Painting is essentially about appearances. The only way to encounter appearances is by looking. Can you hear in the word ‘looking’, how it’s a question? It’s not seeing, it’s looking. Looking immediately engages you in a questioning or wondering way.
A painting can be used to carry messages and it can illustrate stories, and the bulk of paintings historically are illustrative of stories, but the type of painting that holds me contains, as it were, innocent questions about the world. Why is there appearance at all? Why do things look like this?
Does your work retain the interest in the mythological that characterised it in a more figurative stage? If so, how does that now manifest itself?
Yes, it does. I remember as a student, one of my teachers used to say to me, ‘Christopher, the quest, remember it’s a metaphor,’ because I always misinterpreted, thinking the metaphor was the real thing – and I suppose I’m still susceptible to that. The metaphoric aspect of painting is very powerful for me. Now I paint to re-enact myths rather than picturing them.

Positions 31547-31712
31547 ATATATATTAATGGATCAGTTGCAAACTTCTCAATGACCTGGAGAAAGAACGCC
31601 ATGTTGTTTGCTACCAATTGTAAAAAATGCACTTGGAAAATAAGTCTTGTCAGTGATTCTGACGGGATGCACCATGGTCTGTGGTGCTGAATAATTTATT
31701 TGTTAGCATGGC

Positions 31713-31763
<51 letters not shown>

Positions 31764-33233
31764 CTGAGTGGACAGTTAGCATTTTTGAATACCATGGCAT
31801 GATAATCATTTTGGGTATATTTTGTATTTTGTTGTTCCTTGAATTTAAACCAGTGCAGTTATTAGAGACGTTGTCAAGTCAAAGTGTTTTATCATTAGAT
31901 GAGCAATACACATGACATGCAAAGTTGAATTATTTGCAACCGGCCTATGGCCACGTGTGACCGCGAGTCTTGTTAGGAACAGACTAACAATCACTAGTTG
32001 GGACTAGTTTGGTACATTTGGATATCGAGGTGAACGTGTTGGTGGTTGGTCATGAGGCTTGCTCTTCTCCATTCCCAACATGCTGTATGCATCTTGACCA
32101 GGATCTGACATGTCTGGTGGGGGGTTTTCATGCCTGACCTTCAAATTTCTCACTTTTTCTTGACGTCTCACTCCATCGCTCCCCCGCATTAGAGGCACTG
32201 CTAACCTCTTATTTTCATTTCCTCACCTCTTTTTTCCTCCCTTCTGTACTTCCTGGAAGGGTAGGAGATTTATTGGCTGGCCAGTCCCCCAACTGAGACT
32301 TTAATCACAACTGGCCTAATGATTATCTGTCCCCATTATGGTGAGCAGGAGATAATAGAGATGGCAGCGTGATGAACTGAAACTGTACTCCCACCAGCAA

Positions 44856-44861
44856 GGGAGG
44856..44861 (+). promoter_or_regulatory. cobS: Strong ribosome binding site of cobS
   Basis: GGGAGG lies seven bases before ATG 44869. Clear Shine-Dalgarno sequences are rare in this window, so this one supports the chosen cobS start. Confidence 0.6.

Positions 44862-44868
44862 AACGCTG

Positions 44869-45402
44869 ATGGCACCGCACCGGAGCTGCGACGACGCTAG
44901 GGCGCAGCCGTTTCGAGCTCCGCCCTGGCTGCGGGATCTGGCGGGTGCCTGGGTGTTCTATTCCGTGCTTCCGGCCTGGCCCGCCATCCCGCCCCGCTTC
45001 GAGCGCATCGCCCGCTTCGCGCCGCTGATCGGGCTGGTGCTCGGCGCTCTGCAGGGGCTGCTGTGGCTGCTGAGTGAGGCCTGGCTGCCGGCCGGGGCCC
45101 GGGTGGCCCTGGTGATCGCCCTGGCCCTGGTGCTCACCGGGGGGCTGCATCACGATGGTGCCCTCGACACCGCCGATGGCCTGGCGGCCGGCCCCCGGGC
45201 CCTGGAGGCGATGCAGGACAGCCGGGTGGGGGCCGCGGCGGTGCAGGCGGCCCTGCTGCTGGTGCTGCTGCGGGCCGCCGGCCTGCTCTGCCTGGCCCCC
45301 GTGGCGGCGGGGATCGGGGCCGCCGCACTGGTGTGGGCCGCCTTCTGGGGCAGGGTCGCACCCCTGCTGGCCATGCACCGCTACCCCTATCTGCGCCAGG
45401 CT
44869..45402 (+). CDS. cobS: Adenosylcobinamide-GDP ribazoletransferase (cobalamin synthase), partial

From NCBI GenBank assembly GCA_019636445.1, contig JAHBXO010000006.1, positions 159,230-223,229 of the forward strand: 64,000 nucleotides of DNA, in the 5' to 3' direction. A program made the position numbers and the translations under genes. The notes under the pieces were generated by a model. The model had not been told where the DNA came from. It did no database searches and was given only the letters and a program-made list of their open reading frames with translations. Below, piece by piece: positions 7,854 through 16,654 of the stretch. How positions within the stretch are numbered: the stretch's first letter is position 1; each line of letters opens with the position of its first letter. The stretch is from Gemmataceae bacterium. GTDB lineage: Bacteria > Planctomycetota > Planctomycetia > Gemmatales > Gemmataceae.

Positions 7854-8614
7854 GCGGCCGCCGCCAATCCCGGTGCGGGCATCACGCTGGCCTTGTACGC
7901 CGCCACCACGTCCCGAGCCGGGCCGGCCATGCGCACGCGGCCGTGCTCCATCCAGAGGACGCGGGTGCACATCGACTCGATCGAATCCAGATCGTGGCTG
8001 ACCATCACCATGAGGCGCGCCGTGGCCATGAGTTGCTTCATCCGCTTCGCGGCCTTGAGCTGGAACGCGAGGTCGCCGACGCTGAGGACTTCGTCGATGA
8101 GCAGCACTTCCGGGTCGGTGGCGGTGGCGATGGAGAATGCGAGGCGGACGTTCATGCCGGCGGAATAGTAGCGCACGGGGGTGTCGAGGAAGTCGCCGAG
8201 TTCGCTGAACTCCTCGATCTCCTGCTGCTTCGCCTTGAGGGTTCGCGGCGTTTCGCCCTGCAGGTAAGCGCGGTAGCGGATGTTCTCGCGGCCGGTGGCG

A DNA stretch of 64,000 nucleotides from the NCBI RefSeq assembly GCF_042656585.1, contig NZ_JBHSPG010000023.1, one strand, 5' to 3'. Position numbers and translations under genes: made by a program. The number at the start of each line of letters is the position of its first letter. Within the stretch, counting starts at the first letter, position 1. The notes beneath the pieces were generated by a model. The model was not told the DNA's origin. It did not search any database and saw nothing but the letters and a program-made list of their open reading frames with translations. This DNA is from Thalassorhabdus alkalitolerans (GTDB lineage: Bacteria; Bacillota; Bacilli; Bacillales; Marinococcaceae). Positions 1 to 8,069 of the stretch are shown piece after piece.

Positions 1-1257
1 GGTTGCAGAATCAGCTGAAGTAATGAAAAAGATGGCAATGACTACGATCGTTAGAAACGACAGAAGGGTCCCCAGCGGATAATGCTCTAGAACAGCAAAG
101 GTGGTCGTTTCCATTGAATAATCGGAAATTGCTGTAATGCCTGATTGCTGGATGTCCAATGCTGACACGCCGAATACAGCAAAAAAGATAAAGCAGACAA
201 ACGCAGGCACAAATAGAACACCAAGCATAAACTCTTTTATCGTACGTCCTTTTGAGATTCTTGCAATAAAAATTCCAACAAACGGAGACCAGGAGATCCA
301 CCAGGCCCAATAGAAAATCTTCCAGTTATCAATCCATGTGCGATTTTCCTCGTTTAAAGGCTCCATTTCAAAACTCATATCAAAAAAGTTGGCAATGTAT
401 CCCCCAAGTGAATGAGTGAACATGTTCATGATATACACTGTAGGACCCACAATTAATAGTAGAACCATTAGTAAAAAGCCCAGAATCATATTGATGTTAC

One type of interpretative framework for these abstract works is their titles, which range from enigmatic pronouns or adjectives to a snatch from Ezra Pound. How important is the act of titling each painting?
It’s extremely important because you can smother a painting with the wrong title, but the right one can bring it to a more subtle life. Take the case of Strand, which is the painting that had this forerunner early drawing – just after that I started reading Ezra Pound. There’s a translation by Pound, a little phrase by a troubadour poet, maybe Arnaut Daniel, something about the sun raining light, and he says, ‘Thus the light rains, thus pours,’ which to me described the vertical marks of falling light, not rain but falling light. I’ve never forgotten it.
You worked on these paintings while the Royal Academy’s ‘Abstract Expressionism’ exhibition was coming together, and finished some of them as it went on display. How has that movement influenced your own painting?
I can illustrate a particular moment, which was the first time I encountered Philip Guston. But I didn’t encounter him through the look of the painting. I heard a tape of a radio interview he did with David Sylvester, so all I heard was two men talking about painting, and I was completely gripped by it. I remember it clearly because what Guston was talking about was painting as a means of thinking, or thinking as a means of painting.